Students learn leadership at 13th annual WPIAL Sportsmanship Summit
Wednesday, November 16, 2022 | 6:18 PM
Becoming role models and difference-makers at your school and community was the theme of the 13th annual WPIAL Sportsmanship Summit on Wednesday at the Heinz History Center and Sports Museum.
At least four students from 62 high schools attended the event and listened to numerous speakers urging them to create change and promote good sportsmanship.
WPIAL executive director Scott Seltzer served as host to his first conference and told the audience to have a “We” attitude.
“You want to care for one another and be compassionate for one another,” Seltzer said. “It’s pretty simple. There are a lot of things that make us the same for what we have in common. And if we focus on what we have in common, we can actually have a we attitude.
“You have to be willing to turn the page. Bad things are going to happen in life, but you have to be able to focus on the present and being present because you can’t go back. Sometimes you’re thinking about that last play that you may or someone screwed up and you screw up again because you have a negative mindset.”
One of the biggest things to focus on, he told them, is how things can change in your high school.
“If someone is sitting alone at lunch, join them,” Seltzer said. “You have that opportunity and power.”
Basketball official Paul Skirtich talked about being a difference-maker in a team sport.
“There are four things that make your team,” Skirtich said. “Preparation, sharing, sacrifice and persevering. Those things build character within a team. You are our future, and doing those things will make you successful.”
Brian Gulish, vice president of marketing and communications of the Greater Pittsburgh Community Food Bank, talked about the success and hard work of several schools in the WPIAL Food and Fund Drive.
He awarded six schools banners for being the top of the classifications. The winners were: 6A: Seneca Valley (11,375.65 meals); 5A: Armstrong (12,391.75); 4A: Knoch (2,177.5); 3A: Mohawk (5,847.5); 2A: Winchester Thurston (8,613.75); A: Redeemer Lutheran (2,793.25).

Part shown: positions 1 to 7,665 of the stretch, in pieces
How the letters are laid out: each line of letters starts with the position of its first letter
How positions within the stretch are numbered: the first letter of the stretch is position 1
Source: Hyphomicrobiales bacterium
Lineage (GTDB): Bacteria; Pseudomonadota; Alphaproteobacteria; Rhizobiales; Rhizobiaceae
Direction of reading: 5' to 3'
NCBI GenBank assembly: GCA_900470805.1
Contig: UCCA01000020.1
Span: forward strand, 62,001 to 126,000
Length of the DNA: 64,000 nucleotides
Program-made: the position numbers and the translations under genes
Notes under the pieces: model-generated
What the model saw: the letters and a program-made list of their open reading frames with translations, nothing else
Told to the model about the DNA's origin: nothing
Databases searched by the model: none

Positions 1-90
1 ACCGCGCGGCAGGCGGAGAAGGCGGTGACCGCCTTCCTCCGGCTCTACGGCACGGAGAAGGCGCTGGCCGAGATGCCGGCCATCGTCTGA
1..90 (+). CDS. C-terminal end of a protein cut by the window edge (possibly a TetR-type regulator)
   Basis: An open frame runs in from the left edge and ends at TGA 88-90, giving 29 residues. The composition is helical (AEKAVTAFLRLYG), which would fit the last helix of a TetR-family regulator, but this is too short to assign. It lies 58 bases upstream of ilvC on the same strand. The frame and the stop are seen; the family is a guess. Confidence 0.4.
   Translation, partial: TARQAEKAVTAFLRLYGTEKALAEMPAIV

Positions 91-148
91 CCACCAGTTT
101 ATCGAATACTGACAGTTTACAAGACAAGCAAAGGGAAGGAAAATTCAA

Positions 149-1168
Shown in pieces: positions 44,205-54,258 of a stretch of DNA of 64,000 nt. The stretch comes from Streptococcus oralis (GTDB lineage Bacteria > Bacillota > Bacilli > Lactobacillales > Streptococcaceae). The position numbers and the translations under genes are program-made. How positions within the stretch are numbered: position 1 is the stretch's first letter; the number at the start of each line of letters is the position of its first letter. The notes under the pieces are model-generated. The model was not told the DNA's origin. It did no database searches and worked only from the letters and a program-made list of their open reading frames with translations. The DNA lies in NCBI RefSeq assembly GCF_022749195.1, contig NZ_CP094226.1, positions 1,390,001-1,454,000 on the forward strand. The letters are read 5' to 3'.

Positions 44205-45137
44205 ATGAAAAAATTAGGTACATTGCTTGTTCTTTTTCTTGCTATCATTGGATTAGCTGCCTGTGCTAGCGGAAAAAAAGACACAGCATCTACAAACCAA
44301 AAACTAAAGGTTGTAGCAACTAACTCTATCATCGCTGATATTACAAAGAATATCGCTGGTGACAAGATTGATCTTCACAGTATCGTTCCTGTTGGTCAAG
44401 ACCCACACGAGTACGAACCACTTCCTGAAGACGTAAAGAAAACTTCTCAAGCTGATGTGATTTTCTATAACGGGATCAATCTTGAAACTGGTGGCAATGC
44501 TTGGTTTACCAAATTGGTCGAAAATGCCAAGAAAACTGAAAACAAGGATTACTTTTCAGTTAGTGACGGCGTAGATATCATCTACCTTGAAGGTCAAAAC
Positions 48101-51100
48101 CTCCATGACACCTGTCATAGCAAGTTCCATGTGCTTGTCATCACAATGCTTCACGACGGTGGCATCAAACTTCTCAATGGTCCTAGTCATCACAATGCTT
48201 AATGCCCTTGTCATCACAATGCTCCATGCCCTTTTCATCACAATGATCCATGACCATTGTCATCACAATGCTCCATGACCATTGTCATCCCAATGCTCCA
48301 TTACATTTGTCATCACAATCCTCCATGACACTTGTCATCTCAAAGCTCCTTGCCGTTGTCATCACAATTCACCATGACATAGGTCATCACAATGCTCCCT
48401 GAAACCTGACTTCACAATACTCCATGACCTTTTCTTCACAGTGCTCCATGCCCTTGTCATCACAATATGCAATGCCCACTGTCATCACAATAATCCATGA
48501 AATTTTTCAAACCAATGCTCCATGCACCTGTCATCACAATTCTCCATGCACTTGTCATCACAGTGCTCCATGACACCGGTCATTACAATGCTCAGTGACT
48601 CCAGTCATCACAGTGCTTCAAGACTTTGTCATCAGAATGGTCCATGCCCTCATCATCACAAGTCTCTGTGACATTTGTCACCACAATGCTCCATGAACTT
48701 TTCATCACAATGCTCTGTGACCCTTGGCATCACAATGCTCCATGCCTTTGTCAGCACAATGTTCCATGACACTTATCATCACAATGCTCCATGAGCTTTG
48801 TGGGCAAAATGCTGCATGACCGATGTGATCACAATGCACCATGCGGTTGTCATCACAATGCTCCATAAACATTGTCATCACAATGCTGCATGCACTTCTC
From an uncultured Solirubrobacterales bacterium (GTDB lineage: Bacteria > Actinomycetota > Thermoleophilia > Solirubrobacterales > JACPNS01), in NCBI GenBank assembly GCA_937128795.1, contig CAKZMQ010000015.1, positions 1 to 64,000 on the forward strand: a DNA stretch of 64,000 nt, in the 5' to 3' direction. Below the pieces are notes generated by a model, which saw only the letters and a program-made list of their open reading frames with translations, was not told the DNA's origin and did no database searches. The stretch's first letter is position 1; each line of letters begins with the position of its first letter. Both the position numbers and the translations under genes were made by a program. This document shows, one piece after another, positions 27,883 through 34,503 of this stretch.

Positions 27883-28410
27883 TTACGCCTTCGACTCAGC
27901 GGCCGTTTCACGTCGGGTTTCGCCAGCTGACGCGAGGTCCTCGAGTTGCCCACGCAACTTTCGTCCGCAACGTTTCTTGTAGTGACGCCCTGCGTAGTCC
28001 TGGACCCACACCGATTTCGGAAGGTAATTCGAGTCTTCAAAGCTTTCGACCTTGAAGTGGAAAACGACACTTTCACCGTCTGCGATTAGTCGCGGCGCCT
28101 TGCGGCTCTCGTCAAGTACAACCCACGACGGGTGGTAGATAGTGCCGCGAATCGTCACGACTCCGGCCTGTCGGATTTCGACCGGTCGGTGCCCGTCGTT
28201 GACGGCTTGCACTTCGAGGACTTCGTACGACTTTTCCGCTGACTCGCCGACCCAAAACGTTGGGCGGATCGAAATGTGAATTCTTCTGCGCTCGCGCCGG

“It was an interesting presentation about sportsmanship,” Derry senior Hunter Jurica said. “It’s definitely something I’ll remember.”
David Hunter, speaking on behalf of the WPIAL Equity Council for Diversity and Inclusion, talked about working together to build strong relationships, and Gregg Behr, the executive director of Grable Foundation, spoke about building positive habits. Roberto Clemente Jr. talked about the legacy his late father, former Pirates right fielder Roberto Clemente, left all over the world and how special he was to President Barack Obama and NBA legend Michael Jordan.
“It was a really nice experience,” Southmoreland senior Kaleb Tkacs said. “I got to learn a bit more about what we as students should be doing and being role models at the school and being leaders of sportsmanship.”
Fox Chapel junior Lila Valkanas said: “It’s important to take away that when you are a leader on the field, you are there for your whole team. Once you leave the field, you have to be a leader for yourself and everyone outside of your team.
“It doesn’t matter how good you are, you have to be a leader for all. You all are together.”
Paul Schofield is a Tribune-Review Staff Writer. You can contact Paul by email at email@example.com or via Twitter .
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